• She did. 
  • Her declaration to the Lord upon Samuel’s birth proclaimed that she would “give her son back to the Lord” once he was weaned. (I can’t imagine!)

Here’s the thing…

Hannah took Samuel and left him with Eli, the priest. 

What Eli lacked in parenting skills (“Now the sons of Eli were worthless men…1 Samuel 2:12”), he also lacked in the priesthood - a terrible father and, perhaps, an even worse priest. 

Because of this, the Lord rejected the house of Eli and revealed that He would strip the priesthood from this family.

However (!) the Lord also told Eli, He (God, Himself) would “raise up for himself a FAITHFUL PRIEST, who would do according to all that is in God’s heart and in His mind (1 Samuel 2:35)”


These words from the ancient books of the Old Testament comforted my heart from God’s Holy “Rhema.”

The Lord, in spite of Eli, raised Samuel up to be a great man of God, a faithful servant, a minister in the house of the Lord.

Like Elkanah and Hanna, Bay and I dedicated our children back to the Lord as babies.

We covenanted with God to raise them the best we knew how with the education and information we had in those days.

Were we “perfect?” 

Ha! Far from it…but our hearts were committed to do what we believed was best, all the while serving the Lord ourselves, as we placed our children into His loving hands. 

Here’s what the Lord spoke to me that morning following my “long night” - 

If the Lord could do a great work in the heart of Samuel under the tutelage of a worthless priest, who wasn’t even a good father figure, I could surely trust Him to ‘raise up’ my children, as well - no matter where He might lead us.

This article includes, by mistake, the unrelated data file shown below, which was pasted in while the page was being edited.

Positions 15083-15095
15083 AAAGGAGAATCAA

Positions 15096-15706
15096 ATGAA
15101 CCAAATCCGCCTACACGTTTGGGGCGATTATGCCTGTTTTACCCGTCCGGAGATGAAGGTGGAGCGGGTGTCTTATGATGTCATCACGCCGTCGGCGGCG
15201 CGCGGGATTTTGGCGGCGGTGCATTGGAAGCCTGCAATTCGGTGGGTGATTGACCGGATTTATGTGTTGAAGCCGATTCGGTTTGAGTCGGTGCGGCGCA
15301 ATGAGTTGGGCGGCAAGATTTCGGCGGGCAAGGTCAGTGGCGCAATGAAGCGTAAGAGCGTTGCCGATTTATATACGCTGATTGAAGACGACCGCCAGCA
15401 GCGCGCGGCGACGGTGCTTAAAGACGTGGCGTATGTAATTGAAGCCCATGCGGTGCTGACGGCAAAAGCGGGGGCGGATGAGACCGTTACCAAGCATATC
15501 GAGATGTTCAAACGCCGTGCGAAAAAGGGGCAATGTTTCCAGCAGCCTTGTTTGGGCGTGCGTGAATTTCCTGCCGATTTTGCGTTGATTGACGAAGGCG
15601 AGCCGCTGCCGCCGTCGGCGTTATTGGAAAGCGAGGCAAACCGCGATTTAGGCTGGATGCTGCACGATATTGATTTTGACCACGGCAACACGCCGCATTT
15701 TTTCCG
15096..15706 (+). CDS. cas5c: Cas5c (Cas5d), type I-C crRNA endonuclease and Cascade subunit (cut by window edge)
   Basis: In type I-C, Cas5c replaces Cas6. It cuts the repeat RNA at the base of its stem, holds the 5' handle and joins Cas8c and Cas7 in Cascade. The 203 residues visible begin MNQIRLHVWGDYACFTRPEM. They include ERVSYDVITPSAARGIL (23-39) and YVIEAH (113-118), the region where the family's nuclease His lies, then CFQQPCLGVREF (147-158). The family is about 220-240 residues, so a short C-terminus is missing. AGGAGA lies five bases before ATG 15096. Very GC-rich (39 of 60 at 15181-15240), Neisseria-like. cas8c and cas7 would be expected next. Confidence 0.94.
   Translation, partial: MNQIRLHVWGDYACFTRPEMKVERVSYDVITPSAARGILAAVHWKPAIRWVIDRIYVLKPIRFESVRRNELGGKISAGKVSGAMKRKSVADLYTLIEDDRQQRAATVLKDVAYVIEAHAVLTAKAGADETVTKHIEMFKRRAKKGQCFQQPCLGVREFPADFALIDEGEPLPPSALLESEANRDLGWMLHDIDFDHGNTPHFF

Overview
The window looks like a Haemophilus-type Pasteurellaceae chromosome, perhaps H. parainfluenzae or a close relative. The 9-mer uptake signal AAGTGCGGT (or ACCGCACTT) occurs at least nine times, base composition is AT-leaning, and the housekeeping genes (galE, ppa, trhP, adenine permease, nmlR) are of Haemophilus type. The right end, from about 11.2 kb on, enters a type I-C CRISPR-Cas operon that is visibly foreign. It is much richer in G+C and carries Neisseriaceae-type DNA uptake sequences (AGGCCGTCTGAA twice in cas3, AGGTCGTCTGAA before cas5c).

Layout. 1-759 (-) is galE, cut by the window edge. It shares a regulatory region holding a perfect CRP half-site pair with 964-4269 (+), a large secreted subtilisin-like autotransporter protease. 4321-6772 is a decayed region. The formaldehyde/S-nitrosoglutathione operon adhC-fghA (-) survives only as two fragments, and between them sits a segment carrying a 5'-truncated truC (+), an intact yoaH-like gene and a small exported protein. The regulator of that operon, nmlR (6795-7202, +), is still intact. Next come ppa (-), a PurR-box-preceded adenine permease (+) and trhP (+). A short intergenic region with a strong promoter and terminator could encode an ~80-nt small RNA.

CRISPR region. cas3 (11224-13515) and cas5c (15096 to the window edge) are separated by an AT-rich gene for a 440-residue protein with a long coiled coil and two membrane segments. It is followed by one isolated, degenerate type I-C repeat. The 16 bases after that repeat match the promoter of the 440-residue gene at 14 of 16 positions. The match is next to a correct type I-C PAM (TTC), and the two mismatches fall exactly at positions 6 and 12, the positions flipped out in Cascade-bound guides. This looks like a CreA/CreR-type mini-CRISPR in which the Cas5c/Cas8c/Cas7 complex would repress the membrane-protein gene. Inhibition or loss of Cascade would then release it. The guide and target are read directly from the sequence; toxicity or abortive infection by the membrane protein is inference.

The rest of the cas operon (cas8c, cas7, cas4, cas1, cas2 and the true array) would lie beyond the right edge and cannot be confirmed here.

Hannah’s example held the keys: desperate praying and total surrender of her child into God’s hands.

XXXXX

This was simply a random reminder to me this week.

I honestly don’t know who needs to read this…if anyone…😏

But, I was thankful to reminisce that the Lord is (no matter how old) still THE ONE who does the “raising up” of my adult children (even to old age and gray hair) and my grand kiddos…as well as, future generations to come!

In this, I continue to trust His sovereign hand.



Wednesday, February 7, 2024

Survival Guide for the Wilderness

A while back, Bay and I followed a survivor-type-televison series on the History Chanel.

I'm pretty sure we watched about 7 seasons in a row, and I found it informative and interesting.

However, I'm hoping I never, in my lifetime, have to use the skills with which I became acquainted, because I am alone and trying to survive... 

Titled "ALONE," the series tracked 10 individuals dropped off in various locations out in the wild. 

Each person chronicled their journey (via videos) for the program, all in diverse situations with limited equipment.

Truly, it was an exercise in endurance. 

One of the ways contestants attempted to provide food for themselves was fishing with a "gill net."